The HSE has published its plan for tackling the overcrowding crisis in hospitals around the country this winter.
It comes just days after the Irish Nurses and Midwives Organisation (INMO) recorded 679 people waiting for beds in Irish hospitals – the highest number so far this year.
The figure, reported on Tuesday 5th November, was the second highest the nursing union has ever recorded.
The INMO General Secretary Phil Ní Sheaghdha warned that Ireland’s hospitals were “overwhelmed” before winter had even started.
She said the overcrowding crisis is “simply a question of capacity and staffing.”
“The HSE’s recruitment freeze simply has to go,” she said. “We need an infusion of qualified, frontline staff to stabilise the health service.
“Without it, this problem will rapidly accelerate as we move into winter.”
The union recorded 571 patients waiting for beds this morning – with the highest numbers recorded at Limerick, Galway and Cork hospitals.
The HSE has been given an extra €26m to roll out its Winter Plan until the end of the year.
The plan will focus on:
- Reducing hospital admissions
- Providing community care
- Minimising in-patient stays
- Improving access to diagnostics
- Transferring older patients from acute hospitals to community facilities
HSE Chief Operations Officer Anne O’Connor said: “We are focused this winter on ensuring that patients are provided with the appropriate care to meet their needs as quickly as possible.
“Building on the lessons learned from last winter, we will have a number of initiatives with a particular focus on the timely discharge of patients from hospital to appropriate care in the community including home care, step-down/transitional care or long term care.”
She said officials have planning ways to prepare for the winter rush since July.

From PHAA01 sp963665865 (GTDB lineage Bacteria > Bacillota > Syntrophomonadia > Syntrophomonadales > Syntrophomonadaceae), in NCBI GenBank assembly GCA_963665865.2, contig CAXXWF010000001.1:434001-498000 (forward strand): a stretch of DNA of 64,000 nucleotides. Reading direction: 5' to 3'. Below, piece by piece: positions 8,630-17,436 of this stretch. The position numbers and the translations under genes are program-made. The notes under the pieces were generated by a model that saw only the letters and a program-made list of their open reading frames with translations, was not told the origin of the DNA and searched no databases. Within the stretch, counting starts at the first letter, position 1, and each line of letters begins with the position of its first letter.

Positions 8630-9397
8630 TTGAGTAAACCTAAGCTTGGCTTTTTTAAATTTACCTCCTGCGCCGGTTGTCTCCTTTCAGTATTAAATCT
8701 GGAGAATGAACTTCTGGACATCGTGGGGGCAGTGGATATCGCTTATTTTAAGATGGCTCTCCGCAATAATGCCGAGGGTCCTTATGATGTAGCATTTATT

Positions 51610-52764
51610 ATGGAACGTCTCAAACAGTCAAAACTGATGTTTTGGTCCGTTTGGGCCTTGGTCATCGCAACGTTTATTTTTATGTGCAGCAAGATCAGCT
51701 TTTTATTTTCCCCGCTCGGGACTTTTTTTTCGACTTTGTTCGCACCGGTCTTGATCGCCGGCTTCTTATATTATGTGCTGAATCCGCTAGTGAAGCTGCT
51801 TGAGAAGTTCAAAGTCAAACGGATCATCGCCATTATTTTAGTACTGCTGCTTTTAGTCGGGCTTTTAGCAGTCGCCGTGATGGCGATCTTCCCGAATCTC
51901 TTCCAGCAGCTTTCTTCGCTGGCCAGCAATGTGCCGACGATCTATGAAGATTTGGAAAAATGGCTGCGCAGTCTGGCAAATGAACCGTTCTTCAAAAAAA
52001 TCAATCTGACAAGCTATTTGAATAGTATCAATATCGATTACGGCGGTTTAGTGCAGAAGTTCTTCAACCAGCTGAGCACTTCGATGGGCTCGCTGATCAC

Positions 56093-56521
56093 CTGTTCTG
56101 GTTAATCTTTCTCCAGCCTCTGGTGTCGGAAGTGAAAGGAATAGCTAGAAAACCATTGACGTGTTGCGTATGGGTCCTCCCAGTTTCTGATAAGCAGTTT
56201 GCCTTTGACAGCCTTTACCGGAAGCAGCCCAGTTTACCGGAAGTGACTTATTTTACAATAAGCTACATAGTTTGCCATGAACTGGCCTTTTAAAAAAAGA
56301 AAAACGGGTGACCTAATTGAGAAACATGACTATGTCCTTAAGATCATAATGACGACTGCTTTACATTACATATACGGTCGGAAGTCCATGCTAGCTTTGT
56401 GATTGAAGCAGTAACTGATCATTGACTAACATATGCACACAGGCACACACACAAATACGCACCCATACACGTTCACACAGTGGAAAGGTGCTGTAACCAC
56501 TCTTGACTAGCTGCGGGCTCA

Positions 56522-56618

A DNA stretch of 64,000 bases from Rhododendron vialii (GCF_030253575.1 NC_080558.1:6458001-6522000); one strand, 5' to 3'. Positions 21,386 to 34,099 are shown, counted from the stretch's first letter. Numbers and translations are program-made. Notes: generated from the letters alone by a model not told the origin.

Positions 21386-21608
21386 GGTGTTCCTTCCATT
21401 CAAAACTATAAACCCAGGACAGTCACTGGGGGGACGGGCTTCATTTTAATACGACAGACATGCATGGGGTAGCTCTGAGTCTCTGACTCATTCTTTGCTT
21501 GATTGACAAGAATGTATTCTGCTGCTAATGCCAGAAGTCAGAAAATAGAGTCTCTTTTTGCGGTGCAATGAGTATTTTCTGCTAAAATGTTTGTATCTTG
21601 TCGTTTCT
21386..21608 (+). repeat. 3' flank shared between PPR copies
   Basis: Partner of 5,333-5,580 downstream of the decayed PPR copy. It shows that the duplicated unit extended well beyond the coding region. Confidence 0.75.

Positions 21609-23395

The HSE said there has been a 4% increase in patients attending Ireland Emergency Departments this year.
Meanwhile, the number of patients waiting to be transferred from acute hospitals to other care settings has increased by 20% this year.
“This significantly impacts hospitals capacity to admit new patients and therefore waiting times in Emergency Departments have been longer than we would wish,” it said.
Last year’s Winter Plan focused on nine key sites and this year it is being rolled out countrywide.
Dr Vida Hamilton, HSE National Clinical Advisor Acute Hospitals said a “significant number” of patients find themselves in Emergency Departments because they are not using their medicines or devices such as inhalers correctly.
“I would encourage all of these patients living with a chronic condition such as asthma, COPD, diabetes and heart conditions to take some time now to check with their pharmacist and /or GP to ensure they know their medicines and devices and are taking them and using them correctly,” she said.
“Hand-washing is also vitally important to prevent the spread of viruses and infection.”
Following the publication, Green Party health spokesperson Dr Séamus Mc Menamin warned that the crisis cannot be addressed without solving the recruitment and retention crises in General Practice, in consultant posts and in nursing.
“Patients on trolleys are by definition patients who have been seen and assessed as needing admission,” he said.
“This can only be addressed by increasing bed capacity and having doctors and nurses in post to look after them.”
Earlier this week, the INMO warned that over 100,000 patients had already gone without a bed in Ireland’s hospitals so far this year.